A Response from Paul Robbins and Sarah A. Moore, director of the Nelson Institute for Environmental Studies and assistant professor of geography, respectively, at the University of Wisconsin-Madison.
Rather, however, than arguing that one group’s desires and fears should be repressed or sublimated by the other, we suggest some common ground. Political ecologists and eco-moderns together reject an Edenic idea of balance in nature – acknowledging, with materialist psychoanalyst Slavoj Zizek, that the idea of balance itself is merely a retelling of The Fall. The concept of nature in balance is a comforting story we humans tell each other, after all, to avoid facing the reality that our socio-natural condition is inherently disordered and never fully amenable to technical or social control. Facing that reality head on, for Zizek, following Lacan, is an uncomfortable act; something that disturbs the surface of the false appearance of order, control and full knowledge. Rather than repressing the common symptom of political ecologists and ecomoderns, the feeling that something is wrong with this world; that it could be made better for humans and non-humans alike, we therefore suggest that ecomoderns and political ecologists follow Zizek’s welcome injunction to “Love your symptom as you love yourself!”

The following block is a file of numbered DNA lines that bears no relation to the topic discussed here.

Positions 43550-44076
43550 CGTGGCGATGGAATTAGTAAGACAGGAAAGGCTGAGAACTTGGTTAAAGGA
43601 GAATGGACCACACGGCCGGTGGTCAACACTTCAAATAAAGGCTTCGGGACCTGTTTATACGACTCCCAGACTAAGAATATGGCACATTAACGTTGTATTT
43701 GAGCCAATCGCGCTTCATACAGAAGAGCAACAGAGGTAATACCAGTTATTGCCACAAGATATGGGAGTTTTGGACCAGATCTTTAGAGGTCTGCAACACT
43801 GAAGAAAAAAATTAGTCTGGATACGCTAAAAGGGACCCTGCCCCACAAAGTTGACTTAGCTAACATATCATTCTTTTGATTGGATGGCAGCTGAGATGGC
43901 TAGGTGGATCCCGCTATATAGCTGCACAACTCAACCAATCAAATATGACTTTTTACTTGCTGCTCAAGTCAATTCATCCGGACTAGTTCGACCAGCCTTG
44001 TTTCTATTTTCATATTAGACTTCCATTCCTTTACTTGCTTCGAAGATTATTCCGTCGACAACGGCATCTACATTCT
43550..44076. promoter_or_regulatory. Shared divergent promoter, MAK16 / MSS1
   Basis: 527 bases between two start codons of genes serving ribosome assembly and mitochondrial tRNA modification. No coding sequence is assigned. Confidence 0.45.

The injunction to “Enjoy your symptom!, to love it as you love yourself, does not mean falling into complacency or worse, unfettered relativism or nihilistic despair, but instead learning to recognize the symptom in ourselves and others – to hear what it is trying to tell us about our own and others’ suffering. We therefore suggest that we join together to render ecomodern political ecology a therapeutic empirical project. Rather than become entrenched in an ongoing battle over the dysfunction of the other group’s phobic attachments, then, we would instead explicitly engage them, working together to pose specific questions, open to productive exploration: Under what conditions, and to what extent, are GMOs a projection of unjust property relations and when, conversely, are they the tools of livelihood autonomy, farmer aspirations, or even sedition? What kinds of states do hydraulically fractured natural gas fields or nuclear power plants make and when are such states amenable to more just distributions of benefits and hazards of power generation? When are they not? Who controls the specific way innovation occurs and when does such innovation actually free labor, imagination, and desire… When does it not? Under what conditions do cities unleash the power of people, increase efficiency and restore the “natural” worlds around them and when does their governance merely remake the violent constraints of what came before?